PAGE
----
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Unformatted text preview: Numerical Analysis You could say that some of the equations that you encounter in describing physical systems can’t be solved in terms of familiar functions and that they require numerical calculations to solve. It would be misleading to say this however, because the reality is quite the opposite. Most of the equations that describe the real world are sufficiently complex that your only hope of solving them is to use numerical methods. The simple equations that you find in introductory texts are there because they can be solved in terms of elementary calculations. When you start to add reality, you quickly reach a point at which no amount of clever analytical ability will get you a solution. That becomes the subject of this chapter. In all of the examples that I present I’m just showing you a taste of the subject, but I hope that you will see the essential ideas of how to extend the concepts. 11.1 Interpolation Given equally spaced tabulated data, the problem is to find a value between the tabulated points, and to estimate the error in doing so. As a first example, to find a value midway between given points use a linear interpolation: f ( x + h/ 2) ≈ 1 2 f ( x ) + f ( x + h ) This gives no hint of the error. To compute an error estimate, it is convenient to transform the variables so that this equation reads f (0) ≈ 1 2 f ( k ) + f ( k ) , where the interval between data points is now 2 k . Use a power series expansion of f to find an estimate of the error. f ( k ) = f (0) + kf (0) + 1 2 k 2 f 00 (0) + ··· f ( k ) = f (0) kf (0) + 1 2 k 2 f 00 (0) + ··· Then 1 2 f ( k ) + f ( k ) ≈ f (0) + 1 2 k 2 f 00 (0) , (11 . 1) where the last term is your error estimate: Error = Estimate Exact = + k 2 f 00 (0) / 2 = + h 2 f 00 (0) / 8 And the relative error is (Estimate Exact)/Exact. As an example, interpolate the function f ( x ) = 2 x between 0 and 1. Here h = 1 . 2 1 / 2 ≈ 1 2 2 + 2 1 = 1 . 5 The error term is error ≈ (ln2) 2 2 x / 8 for x = . 5 = ( . 693) 2 (1 . 5) / 8 = . 090 , and of course the true error is 1 . 5 1 . 414 = . 086 You can write a more general interpolation method for an arbitrary point between x and x + h . The solution is a simple extension of the above result. James Nearing, University of Miami 1 11—Numerical Analysis 2 The line passing through the two points of the graph is y f = ( x x )( f 1 f ) /h, x x 1 f = f ( x ) , f 1 = f ( x + h ) . At the point x = x + ph you have y = f + ( ph )( f 1 f ) /h = f (1 p ) + f 1 p As before, this approach doesn’t suggest the error, but again, the Taylor series allows you to work it out to be h 2 p (1 p ) f 00 ( x + ph ) / 2 . The use of only two points to do an interpolation ignores the data available in the rest of the table. By using more points, you can greatly improve the accuracy. The simplest example of this method is the 4point interpolation to find the function halfway between the data points. Again, the independent variable has an increment h = 2 k , so the problem can be stated as one of finding the...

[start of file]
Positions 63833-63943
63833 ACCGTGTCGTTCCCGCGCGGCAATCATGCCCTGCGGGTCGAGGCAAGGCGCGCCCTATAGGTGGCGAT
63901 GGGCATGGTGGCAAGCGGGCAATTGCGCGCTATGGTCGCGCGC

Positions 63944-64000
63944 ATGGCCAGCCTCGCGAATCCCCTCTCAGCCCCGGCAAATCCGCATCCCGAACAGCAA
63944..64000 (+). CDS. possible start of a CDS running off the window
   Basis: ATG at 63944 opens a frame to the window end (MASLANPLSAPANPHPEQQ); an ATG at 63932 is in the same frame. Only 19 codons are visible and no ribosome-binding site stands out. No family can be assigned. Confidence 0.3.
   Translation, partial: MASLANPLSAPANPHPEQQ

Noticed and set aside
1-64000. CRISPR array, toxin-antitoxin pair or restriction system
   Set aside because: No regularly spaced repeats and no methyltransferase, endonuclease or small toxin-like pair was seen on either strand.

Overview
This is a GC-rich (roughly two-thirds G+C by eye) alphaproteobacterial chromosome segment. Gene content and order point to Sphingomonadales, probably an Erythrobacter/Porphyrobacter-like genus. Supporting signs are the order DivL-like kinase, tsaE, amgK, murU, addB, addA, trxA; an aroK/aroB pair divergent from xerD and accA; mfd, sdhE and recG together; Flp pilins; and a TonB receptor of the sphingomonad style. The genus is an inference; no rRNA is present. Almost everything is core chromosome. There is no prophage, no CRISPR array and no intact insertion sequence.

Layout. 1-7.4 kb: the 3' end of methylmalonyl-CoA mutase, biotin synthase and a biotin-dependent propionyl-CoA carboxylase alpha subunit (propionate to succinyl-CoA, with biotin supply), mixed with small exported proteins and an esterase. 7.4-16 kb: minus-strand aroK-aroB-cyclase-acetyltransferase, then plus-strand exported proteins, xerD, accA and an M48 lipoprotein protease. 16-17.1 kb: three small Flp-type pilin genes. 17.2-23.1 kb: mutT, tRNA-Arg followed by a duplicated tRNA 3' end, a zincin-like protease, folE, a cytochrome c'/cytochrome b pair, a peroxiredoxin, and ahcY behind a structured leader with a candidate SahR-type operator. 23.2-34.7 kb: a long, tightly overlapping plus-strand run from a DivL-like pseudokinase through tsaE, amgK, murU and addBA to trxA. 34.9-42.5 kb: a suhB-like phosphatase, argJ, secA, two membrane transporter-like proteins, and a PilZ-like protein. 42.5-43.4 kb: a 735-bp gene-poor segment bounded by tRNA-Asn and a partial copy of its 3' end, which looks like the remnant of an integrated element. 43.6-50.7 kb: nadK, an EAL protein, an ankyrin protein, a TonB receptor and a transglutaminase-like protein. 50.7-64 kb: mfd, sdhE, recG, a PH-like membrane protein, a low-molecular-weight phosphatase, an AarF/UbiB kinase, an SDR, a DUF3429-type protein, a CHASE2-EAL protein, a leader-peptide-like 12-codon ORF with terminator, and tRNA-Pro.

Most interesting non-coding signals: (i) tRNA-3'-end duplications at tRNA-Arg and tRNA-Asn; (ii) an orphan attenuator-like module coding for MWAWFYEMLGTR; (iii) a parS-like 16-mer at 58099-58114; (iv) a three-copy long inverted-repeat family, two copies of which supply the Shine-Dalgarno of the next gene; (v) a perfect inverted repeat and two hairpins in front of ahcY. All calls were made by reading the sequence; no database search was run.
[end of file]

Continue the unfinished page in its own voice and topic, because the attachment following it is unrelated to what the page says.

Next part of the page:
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This note was uploaded on 01/30/2012 for the course PHYS 315 taught by Professor Nearing during the Fall '08 term at University of Miami.
 Fall '08
 Nearing

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